I love how the victorious Nuvolari just shrugs at the end. So confident. And how great is it to see a glimpse of the dancer-turned-racer Hellé Nice?
Sports Car Digest visited the incomparable Mario Righini Collection outside Modena. It’s an astounding assortment of significant sportscars; including this Ex-Tazio Nuvolari Alfa Romeo 8C 2300 in which he won the 1933 Targa Florio and Monza GPs.
Head over to Sports Car Digest for the complete gallery.
Fantasy Junction is offering this 1947 Cisitalia D46 Monoposto racer. The middle of the 20th century had a lot of people comparing cars and airplanes; from Turbine powered cars to Tailfin madness. These frequent comparisons make it easy to dismiss any comparison between the two. This Cisitalia shows that the comparison was apt long before it was cliché. Just look at this thing, It’s a biplane on the ground, screaming through the turns like a barnstormer on display.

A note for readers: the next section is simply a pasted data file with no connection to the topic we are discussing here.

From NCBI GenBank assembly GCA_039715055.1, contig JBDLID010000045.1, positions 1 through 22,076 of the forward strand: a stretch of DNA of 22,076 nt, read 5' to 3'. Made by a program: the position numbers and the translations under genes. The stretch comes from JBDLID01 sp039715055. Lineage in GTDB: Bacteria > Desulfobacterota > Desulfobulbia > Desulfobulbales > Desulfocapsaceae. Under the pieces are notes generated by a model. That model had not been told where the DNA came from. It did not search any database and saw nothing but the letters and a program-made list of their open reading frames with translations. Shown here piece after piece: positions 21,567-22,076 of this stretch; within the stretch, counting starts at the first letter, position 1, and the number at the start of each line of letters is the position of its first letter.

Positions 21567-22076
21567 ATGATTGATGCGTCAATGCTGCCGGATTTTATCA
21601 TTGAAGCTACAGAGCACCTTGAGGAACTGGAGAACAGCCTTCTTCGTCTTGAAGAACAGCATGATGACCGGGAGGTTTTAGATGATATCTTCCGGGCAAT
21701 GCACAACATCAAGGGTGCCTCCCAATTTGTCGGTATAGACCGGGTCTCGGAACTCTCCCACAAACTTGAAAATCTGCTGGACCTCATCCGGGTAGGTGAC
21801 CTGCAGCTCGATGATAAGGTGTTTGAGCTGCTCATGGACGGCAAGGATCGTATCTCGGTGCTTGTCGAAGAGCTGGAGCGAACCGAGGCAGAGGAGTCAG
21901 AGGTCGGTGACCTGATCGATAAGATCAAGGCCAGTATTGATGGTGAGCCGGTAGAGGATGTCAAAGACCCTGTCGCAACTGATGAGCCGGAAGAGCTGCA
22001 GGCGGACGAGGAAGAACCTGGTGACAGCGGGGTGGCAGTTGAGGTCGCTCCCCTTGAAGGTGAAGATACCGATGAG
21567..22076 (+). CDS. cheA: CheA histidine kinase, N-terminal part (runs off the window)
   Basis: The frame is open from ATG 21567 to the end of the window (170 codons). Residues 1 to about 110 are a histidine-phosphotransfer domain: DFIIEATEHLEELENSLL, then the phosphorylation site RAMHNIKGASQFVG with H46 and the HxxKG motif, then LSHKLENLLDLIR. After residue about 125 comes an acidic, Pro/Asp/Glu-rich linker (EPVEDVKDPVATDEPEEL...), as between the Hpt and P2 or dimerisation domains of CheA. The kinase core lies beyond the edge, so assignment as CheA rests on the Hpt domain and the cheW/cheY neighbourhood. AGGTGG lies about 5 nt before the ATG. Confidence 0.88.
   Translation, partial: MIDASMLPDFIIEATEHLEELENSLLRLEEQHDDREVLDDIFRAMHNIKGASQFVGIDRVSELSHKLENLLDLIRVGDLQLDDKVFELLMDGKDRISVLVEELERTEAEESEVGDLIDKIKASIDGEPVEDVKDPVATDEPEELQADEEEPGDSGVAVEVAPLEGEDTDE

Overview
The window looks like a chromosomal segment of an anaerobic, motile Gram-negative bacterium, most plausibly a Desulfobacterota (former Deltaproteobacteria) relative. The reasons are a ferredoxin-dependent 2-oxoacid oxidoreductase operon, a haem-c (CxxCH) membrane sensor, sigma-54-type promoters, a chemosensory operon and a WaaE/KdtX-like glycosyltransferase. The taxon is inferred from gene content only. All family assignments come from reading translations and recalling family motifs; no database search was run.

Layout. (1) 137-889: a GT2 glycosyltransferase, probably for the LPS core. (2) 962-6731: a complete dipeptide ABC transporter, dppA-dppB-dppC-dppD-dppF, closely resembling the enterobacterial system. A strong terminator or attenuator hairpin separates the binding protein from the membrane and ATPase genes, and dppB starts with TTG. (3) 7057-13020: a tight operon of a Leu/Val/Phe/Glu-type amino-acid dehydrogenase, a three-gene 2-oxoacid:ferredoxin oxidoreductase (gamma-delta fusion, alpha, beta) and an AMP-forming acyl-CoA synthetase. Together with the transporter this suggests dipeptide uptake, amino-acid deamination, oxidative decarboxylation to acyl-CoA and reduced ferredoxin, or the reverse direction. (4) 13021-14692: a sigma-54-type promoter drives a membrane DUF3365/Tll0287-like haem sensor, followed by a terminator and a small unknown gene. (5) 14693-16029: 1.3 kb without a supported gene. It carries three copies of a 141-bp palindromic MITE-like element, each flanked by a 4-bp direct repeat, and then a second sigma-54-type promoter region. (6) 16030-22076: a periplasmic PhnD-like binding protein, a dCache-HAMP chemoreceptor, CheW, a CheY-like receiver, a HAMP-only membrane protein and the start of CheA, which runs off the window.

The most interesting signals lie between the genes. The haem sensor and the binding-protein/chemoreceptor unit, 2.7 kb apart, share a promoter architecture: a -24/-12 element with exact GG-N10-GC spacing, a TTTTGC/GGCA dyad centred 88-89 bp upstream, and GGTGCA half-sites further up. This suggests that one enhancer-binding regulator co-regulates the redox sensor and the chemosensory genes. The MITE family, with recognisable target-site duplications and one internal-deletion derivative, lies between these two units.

The joy of early aerodynamics is that it was largely guesswork or borrowed. Car manufacturers didn’t have wind tunnels, just a gut feeling of what felt right—which was surprisingly accurate. The only other source of aerodynamics cues were from the airplane industry. The Italians in particular excelled at taking their post-WWII airplane technology and adapting it for the ground (Vespa, anyone?).
The Cisitalia, or Consorzio Industriale Sportive Italia, was financed by Footballer turned textile and sporting goods manufacturer, Piero Dusio. Mr. Dusio had a long passion for motorsport, having competed in the Mille Miglia many times (taking a class victory in a Siata 500 in 1937). He also placed 6th in the 1936 Italian Grand Prix.
The D46 has a Fiat heart in the form of a race prepped Fiat 1100cc engine and Fiat suspension. Wrapped in this elegant Dante Giacosa designed body, the D46 was ready to take all comers in the highly competitive Voiturette class. This example is number 20 of approximately 30 D46s built, and among the very few to feature the expanded side fuel tanks shown here in chrome. The car has extensive race history in Europe and Australia before coming to the States for restoration in the 1980s. I love an inventory page that describes the car as “Pebble Beach ready”. With this Cisitalia, I believe it. Oh how I wish I could strap on a leather helmet and some goggles and tear around a wooded country road in this D46.
Dennis David has more information on the Cisitalia D46 on his Grand Prix Pages.